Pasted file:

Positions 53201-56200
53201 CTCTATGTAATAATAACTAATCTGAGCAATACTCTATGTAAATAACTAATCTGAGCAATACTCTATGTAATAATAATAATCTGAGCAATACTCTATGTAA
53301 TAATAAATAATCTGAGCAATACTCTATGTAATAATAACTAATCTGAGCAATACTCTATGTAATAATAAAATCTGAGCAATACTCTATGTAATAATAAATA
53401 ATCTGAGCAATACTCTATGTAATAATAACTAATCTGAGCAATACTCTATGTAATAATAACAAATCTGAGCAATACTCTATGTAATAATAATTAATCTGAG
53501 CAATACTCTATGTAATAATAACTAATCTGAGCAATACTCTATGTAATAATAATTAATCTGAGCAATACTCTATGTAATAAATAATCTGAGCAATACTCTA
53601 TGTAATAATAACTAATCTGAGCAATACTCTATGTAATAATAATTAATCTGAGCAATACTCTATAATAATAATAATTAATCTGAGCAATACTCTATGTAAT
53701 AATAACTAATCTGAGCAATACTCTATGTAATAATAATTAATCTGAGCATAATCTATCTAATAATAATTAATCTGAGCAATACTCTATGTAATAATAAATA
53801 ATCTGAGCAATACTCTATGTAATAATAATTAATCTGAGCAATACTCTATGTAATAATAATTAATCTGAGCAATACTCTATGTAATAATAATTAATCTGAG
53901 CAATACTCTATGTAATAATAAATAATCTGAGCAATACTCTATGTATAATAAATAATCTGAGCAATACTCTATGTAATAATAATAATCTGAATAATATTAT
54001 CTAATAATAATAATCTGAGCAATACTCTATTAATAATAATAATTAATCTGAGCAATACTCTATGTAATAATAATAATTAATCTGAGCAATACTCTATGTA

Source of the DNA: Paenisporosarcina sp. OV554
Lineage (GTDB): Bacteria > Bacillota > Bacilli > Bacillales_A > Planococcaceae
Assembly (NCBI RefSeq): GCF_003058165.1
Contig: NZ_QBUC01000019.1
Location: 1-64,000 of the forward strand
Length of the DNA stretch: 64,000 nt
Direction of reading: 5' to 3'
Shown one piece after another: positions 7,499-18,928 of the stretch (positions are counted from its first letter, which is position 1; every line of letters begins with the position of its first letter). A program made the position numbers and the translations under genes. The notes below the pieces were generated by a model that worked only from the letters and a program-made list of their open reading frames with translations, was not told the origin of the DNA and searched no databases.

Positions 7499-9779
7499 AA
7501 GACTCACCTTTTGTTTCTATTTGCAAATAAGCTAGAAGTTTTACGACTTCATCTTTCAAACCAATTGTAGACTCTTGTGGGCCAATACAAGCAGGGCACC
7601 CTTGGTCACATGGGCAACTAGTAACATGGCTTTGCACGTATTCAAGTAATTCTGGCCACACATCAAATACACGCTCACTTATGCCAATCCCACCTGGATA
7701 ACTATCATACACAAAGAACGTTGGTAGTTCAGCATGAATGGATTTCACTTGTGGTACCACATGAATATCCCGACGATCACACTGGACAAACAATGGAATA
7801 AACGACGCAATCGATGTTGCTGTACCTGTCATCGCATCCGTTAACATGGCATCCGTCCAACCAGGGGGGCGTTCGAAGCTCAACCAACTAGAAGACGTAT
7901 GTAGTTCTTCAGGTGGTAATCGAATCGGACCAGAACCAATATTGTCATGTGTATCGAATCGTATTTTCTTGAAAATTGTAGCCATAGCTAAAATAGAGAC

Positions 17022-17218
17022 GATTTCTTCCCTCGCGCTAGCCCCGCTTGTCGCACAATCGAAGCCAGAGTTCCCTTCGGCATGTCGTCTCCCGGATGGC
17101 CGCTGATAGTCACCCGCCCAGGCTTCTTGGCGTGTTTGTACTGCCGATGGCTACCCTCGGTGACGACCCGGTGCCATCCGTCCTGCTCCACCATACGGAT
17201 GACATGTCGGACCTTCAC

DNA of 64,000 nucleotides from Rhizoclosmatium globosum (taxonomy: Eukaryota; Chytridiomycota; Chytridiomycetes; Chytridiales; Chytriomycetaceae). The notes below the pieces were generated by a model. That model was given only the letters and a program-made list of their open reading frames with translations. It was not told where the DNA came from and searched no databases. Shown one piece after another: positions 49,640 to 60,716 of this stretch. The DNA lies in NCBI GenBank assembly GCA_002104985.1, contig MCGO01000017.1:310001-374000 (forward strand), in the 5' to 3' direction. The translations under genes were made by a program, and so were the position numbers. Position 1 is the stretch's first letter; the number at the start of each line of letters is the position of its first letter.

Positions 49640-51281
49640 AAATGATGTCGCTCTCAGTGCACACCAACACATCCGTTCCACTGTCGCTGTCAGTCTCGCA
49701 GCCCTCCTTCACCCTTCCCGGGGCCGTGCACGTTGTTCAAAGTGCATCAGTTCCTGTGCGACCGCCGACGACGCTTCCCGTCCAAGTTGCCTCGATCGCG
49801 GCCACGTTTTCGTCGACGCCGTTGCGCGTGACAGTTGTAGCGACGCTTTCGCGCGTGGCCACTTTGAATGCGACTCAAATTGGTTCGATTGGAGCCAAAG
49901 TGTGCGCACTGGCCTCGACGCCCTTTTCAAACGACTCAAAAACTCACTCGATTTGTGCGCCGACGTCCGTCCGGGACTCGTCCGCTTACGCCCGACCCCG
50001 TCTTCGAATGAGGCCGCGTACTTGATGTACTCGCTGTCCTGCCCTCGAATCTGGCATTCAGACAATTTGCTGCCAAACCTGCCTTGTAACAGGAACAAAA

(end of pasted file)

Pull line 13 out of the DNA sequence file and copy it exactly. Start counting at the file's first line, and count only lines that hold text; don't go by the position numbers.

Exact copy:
Assembly (NCBI RefSeq): GCF_003058165.1